As we took the wide expanse of stairs up to the permanent-exhibition hall, I noticed small plaster ornaments on the pillars and arches depicting silkworms in their various life stages. We reached a narrow doorway that opened onto a long room of glass-fronted cabinets filled with specimens and artifacts: sprays of nut-brown pupae; cocoons white as cotton balls from India and China; boxes for transporting eggs, inscribed in Georgian, Russian, Armenian, Ottoman, French, Italian and Greek; dyes made of plants, minerals or aniline; kimonos of bright silk; raw threads collected from around the globe. There was even the entire 13-foot-long root system of a white mulberry tree — its leaves are the main food source for silkworms — hung on the wall and enshrined behind a pane of glass.
I felt both the beauty and the bizarreness of it, standing among those marvels of a faded world. There are several approaches to silk-making, but to produce silk of the highest quality, one must kill the pupae. Cocoons are thrown into vats of boiling water rather than allowed to open naturally so that they will lose their sericin, a natural glue. If a pupa is not killed, the moth releases proteolytic enzymes in order to make a hole in the cocoon, which can shorten or damage the silk fibers. In India, Hinduism deterred silk makers from killing the pupae, and their silk was therefore considered inferior. But Georgian silk involved killing the pupa in the cocoon: A single silk tie takes about 110 cocoons; a blouse, some 630.
The silk trade in Georgia died a slow death. In the 1850s, an infectious disease called pébrine threatened to decimate the silkworm population worldwide. In 1969, an outbreak of disease-causing mycoplasma killed many of Georgia’s mulberry trees, and silk production was drastically compromised. The final death knell came, surprisingly, with the Soviet Union’s collapse in 1991, which brought with it the destruction of markets rooted in traditional arts and crafts, the looting of collectively owned machinery and the end of cooperative farming.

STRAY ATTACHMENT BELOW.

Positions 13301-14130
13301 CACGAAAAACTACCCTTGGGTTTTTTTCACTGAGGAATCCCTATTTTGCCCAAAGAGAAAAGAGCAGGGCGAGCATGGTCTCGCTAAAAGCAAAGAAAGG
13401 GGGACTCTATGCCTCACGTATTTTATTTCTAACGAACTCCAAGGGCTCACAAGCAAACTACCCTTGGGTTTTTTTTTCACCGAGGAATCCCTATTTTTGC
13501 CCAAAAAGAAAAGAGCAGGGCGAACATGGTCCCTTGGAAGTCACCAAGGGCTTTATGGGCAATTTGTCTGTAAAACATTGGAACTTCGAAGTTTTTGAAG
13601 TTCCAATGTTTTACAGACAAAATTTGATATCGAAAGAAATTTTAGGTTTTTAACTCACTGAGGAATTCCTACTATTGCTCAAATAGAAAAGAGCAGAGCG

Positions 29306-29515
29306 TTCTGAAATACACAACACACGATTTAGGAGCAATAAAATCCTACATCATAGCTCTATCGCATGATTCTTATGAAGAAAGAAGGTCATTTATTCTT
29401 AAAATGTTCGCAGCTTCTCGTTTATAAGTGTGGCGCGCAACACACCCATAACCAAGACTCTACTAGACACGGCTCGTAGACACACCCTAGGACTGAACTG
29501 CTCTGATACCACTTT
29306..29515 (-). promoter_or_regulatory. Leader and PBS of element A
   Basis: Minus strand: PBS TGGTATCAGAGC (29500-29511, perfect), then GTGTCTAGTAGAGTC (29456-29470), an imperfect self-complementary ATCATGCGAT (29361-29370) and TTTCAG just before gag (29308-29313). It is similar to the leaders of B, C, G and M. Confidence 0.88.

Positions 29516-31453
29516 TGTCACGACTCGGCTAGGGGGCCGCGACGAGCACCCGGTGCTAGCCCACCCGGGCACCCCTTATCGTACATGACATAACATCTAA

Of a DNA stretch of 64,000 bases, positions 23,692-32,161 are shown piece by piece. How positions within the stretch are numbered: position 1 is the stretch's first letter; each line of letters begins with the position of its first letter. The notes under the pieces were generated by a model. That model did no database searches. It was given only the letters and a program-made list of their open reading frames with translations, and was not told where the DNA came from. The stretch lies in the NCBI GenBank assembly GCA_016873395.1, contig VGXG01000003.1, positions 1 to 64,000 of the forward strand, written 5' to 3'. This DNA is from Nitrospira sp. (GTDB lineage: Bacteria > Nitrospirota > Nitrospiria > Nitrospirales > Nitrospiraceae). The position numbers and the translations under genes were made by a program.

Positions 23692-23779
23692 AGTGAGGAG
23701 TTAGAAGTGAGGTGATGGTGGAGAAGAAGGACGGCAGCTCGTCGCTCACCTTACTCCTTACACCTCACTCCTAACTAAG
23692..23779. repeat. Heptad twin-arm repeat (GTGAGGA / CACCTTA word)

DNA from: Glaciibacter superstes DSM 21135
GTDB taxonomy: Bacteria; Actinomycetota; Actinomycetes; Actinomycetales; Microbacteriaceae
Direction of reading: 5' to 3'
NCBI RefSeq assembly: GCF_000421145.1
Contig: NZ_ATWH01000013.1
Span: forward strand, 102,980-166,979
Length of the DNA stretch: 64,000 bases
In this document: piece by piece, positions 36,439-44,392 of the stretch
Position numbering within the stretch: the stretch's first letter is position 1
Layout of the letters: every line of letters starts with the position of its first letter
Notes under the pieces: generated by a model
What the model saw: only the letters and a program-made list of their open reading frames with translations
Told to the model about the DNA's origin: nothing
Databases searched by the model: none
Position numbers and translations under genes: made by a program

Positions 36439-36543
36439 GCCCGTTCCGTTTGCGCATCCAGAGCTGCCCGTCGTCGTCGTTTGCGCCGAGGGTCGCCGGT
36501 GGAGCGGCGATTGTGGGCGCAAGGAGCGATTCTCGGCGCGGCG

Miraculously, however, the actual worms were preserved — it was the techniques to transform them into silk that were largely lost. A local university fed and housed the worms when production was halted, and continues to do so, single-handedly saving the Georgian breed. But preservation is costly, and the department relies on volunteers, some of whom still handpick mulberry leaves for the worms to eat.
Later, I went to visit Nino Kipshidze, an art historian and textile artist who lives in what is known colloquially as “the blue house” or “the house with laces.” Originally built in 1897, the house is a classic example of late 19th-century Tbilisian residential architecture, its neo-Baroque facade merging beautifully with the fine wooden lacework of its extensive balconies. It is also one of the last of the original grand houses in Tbilisi to have been continuously inhabited by the same family, though this fact feels a little fudged: During the Soviet era, the central government carved up the home’s ground floor into apartments. In a decades-long act of faith, the original family bought the apartments back one by one.To make her art, Kipshidze arranges, in a collagelike manner, new textiles with bits of discarded cloth — silk, linen, satin, velvet, whatever is at hand — and sews them onto a larger cloth canvas, creating compositions of people or still lifes of flowers and fruit. As we walked the worn wood floors of her small studio, she explained that some pieces took hours to finish, others years. She seems to be creating an art in which nothing is wasted. Castoffs are treasured, the rags of the past torqued into surprising reflections of the present. Studying a woven landscape, you thought instinctively of silk being transported through the north centuries ago, and felt you were staring at a history made whole again.